Businesses battle to afford higher wages in tough climate

Businesses battle to afford higher wages in tough climate

September 2, 2023

South African employment increased by 784 000 jobs (5%) in the second quarter, reflecting a growing resilience on the part of businesses to cope with electricity outages, but weakened consumer spending is challenging the retail sector.

This was among the highlights of the latest PwC South Africa Economic Outlook report for 2023 released this week, which indicated that the company’s economists anticipated the next interest rate move to be cut due to the improved economic and inflationary environment as the government tackles the energy crisis.

“Operation Vulindlela is tracking a pipeline of 10 000 MW in private sector energy generation projects. The positive impact that this will have on the power supply in the country and on individual business operations makes for a more positive economic growth outlook for 2024 and beyond. We expect the economy to grow by 1.0% next year, or as high as 1.3% under an upside scenario,” the report noted.

“On the monetary policy front, we believe the repo rate has likely peaked alongside a decline in consumer price inflation. Another key metric we are monitoring is the real repo rate, that is, the inflation-adjusted return provided by domestic interest rates. The South African Reserve Bank (SARB) expects the real repo rate to increase from -1.4% in 2022 to 2.7% this year and 3.0% in 2024. This is above the SARB’s view of a steady state neutral real interest rate of 2.5%,” the report noted.

PwC South Africa chief economist Lullu Krugel said the next step in the interest rate cycle would most likely be a reduction in the repo rate as inflation abates further.

“We believe this is likely to start around the middle of next year pending — as the SARB has often said — favourable data and risk developments. We do not anticipate interest rates to come down again to the low levels seen in 2020. Instead, it is likely that two percentage points could be shaved off towards the end of 2025. That would bring the repo rate back to pre-pandemic levels and support household spending.”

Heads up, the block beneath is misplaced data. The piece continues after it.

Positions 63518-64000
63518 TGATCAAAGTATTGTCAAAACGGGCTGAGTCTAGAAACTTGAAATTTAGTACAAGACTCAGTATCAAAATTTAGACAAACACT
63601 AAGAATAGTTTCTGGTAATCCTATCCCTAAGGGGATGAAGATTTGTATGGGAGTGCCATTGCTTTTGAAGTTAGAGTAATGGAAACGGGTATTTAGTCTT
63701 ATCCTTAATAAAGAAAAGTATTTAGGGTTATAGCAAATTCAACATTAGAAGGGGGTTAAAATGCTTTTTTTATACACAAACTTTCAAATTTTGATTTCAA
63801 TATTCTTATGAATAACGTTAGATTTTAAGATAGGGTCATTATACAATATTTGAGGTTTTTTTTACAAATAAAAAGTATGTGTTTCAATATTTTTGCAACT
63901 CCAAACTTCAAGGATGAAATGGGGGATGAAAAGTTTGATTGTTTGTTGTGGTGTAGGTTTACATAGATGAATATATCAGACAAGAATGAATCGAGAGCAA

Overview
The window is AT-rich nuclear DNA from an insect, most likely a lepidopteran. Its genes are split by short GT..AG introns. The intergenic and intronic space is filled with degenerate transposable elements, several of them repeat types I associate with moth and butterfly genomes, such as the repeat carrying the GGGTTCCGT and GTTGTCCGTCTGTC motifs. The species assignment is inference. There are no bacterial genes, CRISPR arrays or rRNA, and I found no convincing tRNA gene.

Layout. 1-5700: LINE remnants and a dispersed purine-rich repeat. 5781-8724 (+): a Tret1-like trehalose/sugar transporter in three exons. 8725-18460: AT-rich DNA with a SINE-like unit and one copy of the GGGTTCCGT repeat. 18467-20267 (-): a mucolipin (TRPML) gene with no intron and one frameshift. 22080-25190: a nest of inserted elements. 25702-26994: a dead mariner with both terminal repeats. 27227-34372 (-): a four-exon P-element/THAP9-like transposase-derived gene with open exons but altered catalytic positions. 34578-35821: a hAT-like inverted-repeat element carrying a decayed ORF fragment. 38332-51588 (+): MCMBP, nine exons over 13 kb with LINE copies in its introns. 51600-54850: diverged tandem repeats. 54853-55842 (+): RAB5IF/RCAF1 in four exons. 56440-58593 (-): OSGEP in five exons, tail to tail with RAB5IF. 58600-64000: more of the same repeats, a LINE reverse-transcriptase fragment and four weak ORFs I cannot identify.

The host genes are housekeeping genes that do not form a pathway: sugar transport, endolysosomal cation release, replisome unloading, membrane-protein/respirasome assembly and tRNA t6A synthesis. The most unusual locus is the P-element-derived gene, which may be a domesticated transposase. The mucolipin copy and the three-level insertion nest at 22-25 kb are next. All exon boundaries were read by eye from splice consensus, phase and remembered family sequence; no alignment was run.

Salaries and wages in South Africa increased on average by 4% in 2022 compared to an average inflation rate of 6.9%. This translates into a 2.9% decline in real (inflation-adjusted) income, meaning a 2.9% decline in household buying power.

Senior economist Christie Viljoen said companies were struggling to pay higher wages in the current economic climate.

“Consumer buying power will again decline this year, albeit by a smaller margin compared to 2022. We expect salaries and wages to increase by 5.2% this year versus an average inflation rate of 6.0%. This results in a 0.8 percentage point decline in the real value of salaries and wages, compared to a 2.9 percentage point decline in 2022.”

PwC noted that businesses were battling to reduce input and output costs while delivering effective and efficient customer services.​

The company’s head of experience consulting Riaan Singh said that while retail spending was under pressure from deteriorating personal financial circumstances, this provided opportunities to drive customer loyalty.

“Consumer-facing companies must prioritise efforts to better understand younger and more economically diverse groups, as recognising their needs and preferences can provide opportunities to grow their loyalty.”

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